small isolated regions. Typical complaints involve
muscle pain, tenderness or cramps, and weakness during
exertion, while joint or tendon pain, muscle tingling
and twitching, or shooting pain, suggest causes other
than statin therapy. In addition, factors known to be
associated with increased risk of statin intolerance, as
well as contributing factors that may precipitate
symptom manifestation, such as hypothyroidism , drug
interactions, and vitamin D deficiency , should be
carefully evaluated (Table 2). It is also important to rule
out conditions that are associated with symptoms that
mimic statin intolerance (musculoskeletal disorders, in
particular). The American College of Cardiology has
recently developed an ACC Statin Intolerance App to
aid clinicians in evaluating and managing patients who
report muscle symptoms while on a statin (available at
Given the specifications mentioned above, we propose the
following definition of statin intolerance for use in clinical
Statin intolerance is the occurrence of (1) adverse
symptoms perceived by the patient to be unacceptable,
and/or (2) laboratory abnormalities suggesting undue
risk, which are attributed to statin therapy and lead to
To be attributed to statins:
symptoms or abnormalities should be temporally
associated with the initiation of statin therapy, improve upon
discontinuation, and reoccur after the readministration of
known precipitating factors and conditions with similar
presentations should first be excluded. These primarily
include musculoskeletal diseases, hypothyroidism,
vitamin D deficiency, strenuous exercise, intercurrent illness,
or drug interactions (e.g., azole antifungals, macrolide
Regarding the degree of statin intolerance, it can be
classified as partial or complete (additional information provided
Mild symptoms should not be considered intolerance,
provided they are deemed acceptable by the patient.
Among patients presenting with statin intolerance,
there is great variability regarding the number and doses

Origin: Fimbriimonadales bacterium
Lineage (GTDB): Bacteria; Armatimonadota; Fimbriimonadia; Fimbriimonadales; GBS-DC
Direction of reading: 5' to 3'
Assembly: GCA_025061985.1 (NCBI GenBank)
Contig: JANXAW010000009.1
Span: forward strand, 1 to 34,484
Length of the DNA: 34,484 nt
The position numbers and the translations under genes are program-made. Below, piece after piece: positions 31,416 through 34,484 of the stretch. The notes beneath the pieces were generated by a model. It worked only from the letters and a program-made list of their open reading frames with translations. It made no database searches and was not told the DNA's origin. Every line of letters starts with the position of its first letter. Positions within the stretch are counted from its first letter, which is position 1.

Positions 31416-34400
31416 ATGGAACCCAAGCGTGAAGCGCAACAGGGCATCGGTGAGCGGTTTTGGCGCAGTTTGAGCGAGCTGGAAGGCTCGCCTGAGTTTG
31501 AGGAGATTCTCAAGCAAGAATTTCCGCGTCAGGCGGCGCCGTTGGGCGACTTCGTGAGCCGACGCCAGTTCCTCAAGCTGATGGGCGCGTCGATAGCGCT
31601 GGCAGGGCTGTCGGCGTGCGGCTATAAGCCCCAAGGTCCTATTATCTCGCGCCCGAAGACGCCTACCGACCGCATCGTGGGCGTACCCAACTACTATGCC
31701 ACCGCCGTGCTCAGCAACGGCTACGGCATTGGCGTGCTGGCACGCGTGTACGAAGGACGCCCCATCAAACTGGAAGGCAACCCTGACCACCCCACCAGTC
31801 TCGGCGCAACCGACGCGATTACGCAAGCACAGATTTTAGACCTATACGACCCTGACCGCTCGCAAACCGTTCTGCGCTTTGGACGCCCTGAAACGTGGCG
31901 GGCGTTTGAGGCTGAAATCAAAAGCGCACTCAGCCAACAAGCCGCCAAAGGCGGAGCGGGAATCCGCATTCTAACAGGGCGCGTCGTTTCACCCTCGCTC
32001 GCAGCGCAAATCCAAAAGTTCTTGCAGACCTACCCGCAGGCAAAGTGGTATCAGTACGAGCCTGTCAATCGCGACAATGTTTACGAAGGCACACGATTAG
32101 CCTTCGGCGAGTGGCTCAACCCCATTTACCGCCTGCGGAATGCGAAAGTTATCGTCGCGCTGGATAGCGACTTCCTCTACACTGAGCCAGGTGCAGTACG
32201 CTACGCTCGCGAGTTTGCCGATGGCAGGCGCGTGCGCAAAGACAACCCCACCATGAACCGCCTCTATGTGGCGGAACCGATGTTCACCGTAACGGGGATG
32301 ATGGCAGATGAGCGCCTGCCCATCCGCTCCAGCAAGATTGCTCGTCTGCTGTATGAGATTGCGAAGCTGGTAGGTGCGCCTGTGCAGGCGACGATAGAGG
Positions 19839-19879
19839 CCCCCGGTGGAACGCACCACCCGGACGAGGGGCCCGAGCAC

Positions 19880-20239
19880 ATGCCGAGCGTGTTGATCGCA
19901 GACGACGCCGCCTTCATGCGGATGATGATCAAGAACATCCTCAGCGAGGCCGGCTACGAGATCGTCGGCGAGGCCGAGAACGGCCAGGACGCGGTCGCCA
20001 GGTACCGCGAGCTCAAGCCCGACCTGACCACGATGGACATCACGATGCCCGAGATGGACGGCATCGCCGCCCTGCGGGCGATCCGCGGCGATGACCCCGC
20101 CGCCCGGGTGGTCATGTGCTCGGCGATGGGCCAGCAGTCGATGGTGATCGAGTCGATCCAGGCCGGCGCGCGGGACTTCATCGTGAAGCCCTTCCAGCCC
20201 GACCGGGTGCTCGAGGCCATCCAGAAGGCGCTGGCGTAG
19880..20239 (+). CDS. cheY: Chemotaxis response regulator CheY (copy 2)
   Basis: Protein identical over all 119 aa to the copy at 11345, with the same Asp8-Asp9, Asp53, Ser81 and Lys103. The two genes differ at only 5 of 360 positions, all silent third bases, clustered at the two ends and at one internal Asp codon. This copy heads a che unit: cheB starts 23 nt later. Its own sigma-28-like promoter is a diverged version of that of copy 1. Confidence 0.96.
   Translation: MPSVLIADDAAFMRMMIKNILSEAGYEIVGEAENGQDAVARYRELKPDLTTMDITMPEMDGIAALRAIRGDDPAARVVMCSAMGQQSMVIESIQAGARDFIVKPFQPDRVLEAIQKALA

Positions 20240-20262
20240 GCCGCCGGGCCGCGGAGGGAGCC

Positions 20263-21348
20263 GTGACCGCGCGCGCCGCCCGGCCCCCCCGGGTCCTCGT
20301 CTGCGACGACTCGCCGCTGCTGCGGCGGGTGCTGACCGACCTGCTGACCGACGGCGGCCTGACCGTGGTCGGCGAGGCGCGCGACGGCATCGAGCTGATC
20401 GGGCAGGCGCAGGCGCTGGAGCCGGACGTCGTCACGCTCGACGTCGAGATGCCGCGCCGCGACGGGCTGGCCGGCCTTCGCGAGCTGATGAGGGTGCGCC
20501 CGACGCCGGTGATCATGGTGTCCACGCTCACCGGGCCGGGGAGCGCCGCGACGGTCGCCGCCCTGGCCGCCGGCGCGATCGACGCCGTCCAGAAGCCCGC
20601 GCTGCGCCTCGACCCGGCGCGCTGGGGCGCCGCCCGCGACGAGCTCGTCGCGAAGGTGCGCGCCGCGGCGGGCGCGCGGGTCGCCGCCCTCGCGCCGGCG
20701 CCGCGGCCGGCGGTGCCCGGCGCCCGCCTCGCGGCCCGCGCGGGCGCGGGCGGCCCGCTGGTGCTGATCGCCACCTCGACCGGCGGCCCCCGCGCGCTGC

of statins they are unable to tolerate. Some patients are
intolerant of virtually all statins, even in low doses;
others only experience adverse symptoms with a
particular statin, or only with the highest doses of particular
statins. With this in mind, we propose two degrees of
statin intolerance for consideration:
complete statin intolerance: the inability to tolerate a
minimum of three statins at their usual lowest daily starting
partial statin intolerance: the inability to tolerate statin
therapy in the form and dosages required to achieve
treatment goals (including the highest doses of potent statins, if
For the purposes of this definition, the lowest daily starting
doses of statins are proposed as rosuvastatin 5 mg, atorvastatin
10 mg, simvastatin 20 mg, lovastatin 20 mg, pravastatin
40 mg, fluvastatin 40 mg, and pitavastatin 2 mg.
Partial intolerance is pragmatically defined with respect to
the therapeutic needs of individual patients. Inability to
tolerate some statins, or some doses, should not be considered as
statin intolerance, provided it does not interfere with the
achievement of treatment goals.
Factors associated with increased risk of statin intolerance
Therapeutic Approach to Statin Intolerance
Most patients who experience adverse symptoms when using
statins are able to tolerate at least one statin, albeit sometimes
only when administered in an altered dosing regimen. Given
the profound cardiovascular benefits of statins, statin therapy
remains the mainstay of lipid-lowering treatment for most of
these patients (Fig. 1).
In many patients, adverse symptoms are unrelated to statin
usage, especially in those with atypical and intermittent
presentations following long periods of treatment. The first step
in approaching patients who experience adverse symptoms